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Paracetamol 500mg capsule shaped tablets

Active Ingredient:
Ipca Laboratories UK Ltd See contact details
ATC code: 
About Medicine
{healthcare_pro_orange} This information is for use by healthcare professionals
Last updated on emc: 03 Mar 2021
1. Name of the medicinal product

Paracetamol 500 mg tablets

2. Qualitative and quantitative composition

Each tablet contains Paracetamol 500 mg

For a full list of excipients, see section 6.1.

3. Pharmaceutical form


White to off white capsule shaped uncoated tablets with breakline on one side and plain on other side.

4. Clinical particulars
4.1 Therapeutic indications

Headache including migraine and tension headaches, toothache, backache, rheumatic and muscle pains, dysmenorrhoea, sore throat, and for relieving the fever, aches and pains of colds and flu. Also recommended for the symptomatic relief of pain due to non-serious arthritis.

4.2 Posology and method of administration

Adults, the elderly, and children aged 16 years and over:

One or two tablets up to four times daily as required.


Aged 10 - 15 years: One tablet up to four times daily as required.

Not suitable for children under 10 years of age. Children should not be given Paracetmol 500mg tablets for more than 3 days without consulting a doctor.

These doses should not be repeated more frequently than every four hours nor should more than four doses be given in any 24 hour period.

Oral administration only.

4.3 Contraindications

Hypersensitivity to paracetamol or any of the constituents.

4.4 Special warnings and precautions for use

Caution should be exercised in asthma patients who are sensitive to acetylsalicylic acid, since mild reactions of bronchospasm have been reported with paracetamol (cross-reaction).

In patients with glutathione-depleted conditions such as sepsis, the use of paracetamol may increase the risk of metabolic acidosis.

Caution in liver disease. Do not combine with other analgesic drugs containing paracetamol (eg combination medicine). Higher doses than recommended may result in very severe liver damage. Clinical signs of liver injury usually start after a couple of days and usually culminate in 4-6 days. Antidote should be given as early as possible. See also section 4.9 Overdose. In case of high fever, signs of secondary infection or if the symptoms last longer than 3 days, treatment should be reassessed.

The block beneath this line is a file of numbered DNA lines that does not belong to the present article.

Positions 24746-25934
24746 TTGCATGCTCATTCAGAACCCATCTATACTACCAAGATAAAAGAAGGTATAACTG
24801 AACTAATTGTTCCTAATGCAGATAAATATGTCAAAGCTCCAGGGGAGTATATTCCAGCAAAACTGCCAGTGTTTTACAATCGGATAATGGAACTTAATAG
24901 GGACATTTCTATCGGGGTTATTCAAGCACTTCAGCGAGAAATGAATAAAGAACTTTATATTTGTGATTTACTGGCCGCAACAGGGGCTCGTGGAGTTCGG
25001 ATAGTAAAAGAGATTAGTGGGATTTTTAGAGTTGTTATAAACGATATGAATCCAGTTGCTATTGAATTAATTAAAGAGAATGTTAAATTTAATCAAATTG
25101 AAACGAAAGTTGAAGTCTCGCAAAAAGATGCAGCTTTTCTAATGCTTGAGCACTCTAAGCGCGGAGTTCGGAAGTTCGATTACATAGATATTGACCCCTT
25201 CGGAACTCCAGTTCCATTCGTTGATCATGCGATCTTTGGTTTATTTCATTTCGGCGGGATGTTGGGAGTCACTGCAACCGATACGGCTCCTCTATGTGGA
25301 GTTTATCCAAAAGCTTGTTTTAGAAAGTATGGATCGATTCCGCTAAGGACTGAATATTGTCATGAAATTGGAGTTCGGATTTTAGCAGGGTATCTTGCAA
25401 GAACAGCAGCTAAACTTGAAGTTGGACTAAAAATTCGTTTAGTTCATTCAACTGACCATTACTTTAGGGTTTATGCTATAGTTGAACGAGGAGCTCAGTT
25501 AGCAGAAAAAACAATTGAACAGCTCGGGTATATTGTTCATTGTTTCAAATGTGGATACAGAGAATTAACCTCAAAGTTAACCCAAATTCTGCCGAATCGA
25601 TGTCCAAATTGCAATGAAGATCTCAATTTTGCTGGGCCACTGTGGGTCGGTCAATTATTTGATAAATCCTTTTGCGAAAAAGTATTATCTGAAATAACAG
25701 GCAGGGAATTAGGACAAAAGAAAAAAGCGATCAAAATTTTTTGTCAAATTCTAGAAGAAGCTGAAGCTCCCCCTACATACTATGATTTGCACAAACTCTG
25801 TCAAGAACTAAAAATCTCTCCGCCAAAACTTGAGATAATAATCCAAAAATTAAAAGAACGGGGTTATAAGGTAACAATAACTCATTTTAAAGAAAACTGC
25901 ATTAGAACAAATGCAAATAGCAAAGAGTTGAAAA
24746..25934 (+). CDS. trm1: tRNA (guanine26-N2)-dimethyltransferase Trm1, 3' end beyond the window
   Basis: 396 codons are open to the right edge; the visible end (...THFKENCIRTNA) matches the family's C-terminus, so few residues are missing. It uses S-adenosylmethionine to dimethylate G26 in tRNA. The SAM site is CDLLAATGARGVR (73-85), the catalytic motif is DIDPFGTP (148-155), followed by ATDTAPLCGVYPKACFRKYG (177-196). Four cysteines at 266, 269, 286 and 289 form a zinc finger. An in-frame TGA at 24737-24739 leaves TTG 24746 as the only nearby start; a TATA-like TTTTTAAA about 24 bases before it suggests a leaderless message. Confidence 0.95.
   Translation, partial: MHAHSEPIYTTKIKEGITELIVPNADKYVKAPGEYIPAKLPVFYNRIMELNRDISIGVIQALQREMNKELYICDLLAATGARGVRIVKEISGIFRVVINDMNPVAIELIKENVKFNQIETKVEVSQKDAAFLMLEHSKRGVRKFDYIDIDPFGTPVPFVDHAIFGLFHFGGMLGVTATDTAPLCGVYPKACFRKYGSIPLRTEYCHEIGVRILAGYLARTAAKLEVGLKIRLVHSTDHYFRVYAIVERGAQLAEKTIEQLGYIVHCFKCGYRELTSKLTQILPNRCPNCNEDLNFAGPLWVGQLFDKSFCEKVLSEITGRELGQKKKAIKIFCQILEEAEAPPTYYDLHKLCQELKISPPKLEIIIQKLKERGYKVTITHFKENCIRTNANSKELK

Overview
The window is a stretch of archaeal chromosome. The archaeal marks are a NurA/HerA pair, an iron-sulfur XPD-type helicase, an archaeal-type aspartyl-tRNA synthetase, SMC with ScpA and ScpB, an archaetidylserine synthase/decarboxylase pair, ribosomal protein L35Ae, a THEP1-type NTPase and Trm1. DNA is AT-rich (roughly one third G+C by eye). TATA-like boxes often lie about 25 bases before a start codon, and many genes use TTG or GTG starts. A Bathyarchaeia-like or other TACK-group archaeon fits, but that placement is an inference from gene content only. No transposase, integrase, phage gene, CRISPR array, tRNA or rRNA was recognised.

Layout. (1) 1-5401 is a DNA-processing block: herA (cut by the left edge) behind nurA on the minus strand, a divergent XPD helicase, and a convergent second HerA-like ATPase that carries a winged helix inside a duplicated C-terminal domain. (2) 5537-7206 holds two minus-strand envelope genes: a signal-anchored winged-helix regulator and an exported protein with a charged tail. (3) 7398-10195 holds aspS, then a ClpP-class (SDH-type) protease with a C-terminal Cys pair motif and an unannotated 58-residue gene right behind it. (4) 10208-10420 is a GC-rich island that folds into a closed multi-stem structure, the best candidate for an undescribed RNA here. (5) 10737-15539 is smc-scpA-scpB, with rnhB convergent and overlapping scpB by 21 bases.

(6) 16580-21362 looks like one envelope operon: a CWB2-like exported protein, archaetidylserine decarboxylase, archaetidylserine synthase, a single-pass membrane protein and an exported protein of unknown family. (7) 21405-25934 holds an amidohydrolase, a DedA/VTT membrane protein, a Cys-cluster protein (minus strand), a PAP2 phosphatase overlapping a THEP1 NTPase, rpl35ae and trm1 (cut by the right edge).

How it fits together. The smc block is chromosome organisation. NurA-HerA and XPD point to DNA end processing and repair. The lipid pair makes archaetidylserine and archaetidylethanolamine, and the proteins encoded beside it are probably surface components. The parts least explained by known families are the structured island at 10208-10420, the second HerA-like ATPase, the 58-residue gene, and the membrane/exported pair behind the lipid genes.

4.5 Interaction with other medicinal products and other forms of interaction

Studies have shown that the effect of warfarin may be enhanced during treatment with paracetamol. The effect appears to increase with the dose of paracetamol but may occur at doses of 1.5-2.0 g of paracetamol per day for at least 5-7 days. Single doses of paracetamol in normal dosage are considered to have no effect.

Pharmacokinetic interactions

Enzyme-inducing drugs, such as certain antiepileptics (phenytoin, phenobarbital, carbamazepine) have been shown to decrease to approximately 60% of plasma AUC of paracetamol in pharmacokinetic studies. Other substances with enzyme inducing properties, eg rifampicin and St. John's Wort (Hypericum) are also suspected of lowering paracetamol concentrations. In addition, the risk may be greater for liver injury when treated with the maximum recommended dose of paracetamol in patients on enzyme inducing drugs.

Probenecid almost halves the clearance of paracetamol by inhibiting its conjugation with glucuronic acid. This would mean that the dose of paracetamol may be halved when co-administered with probenecid.

The absorption rate of paracetamol may be increased by metoclopramide, but the substances can be given in combination. The absorption of paracetamol is reduced by cholestyramine. Colestyramine should not be given within one hour if maximum analgesic effect is to be achieved.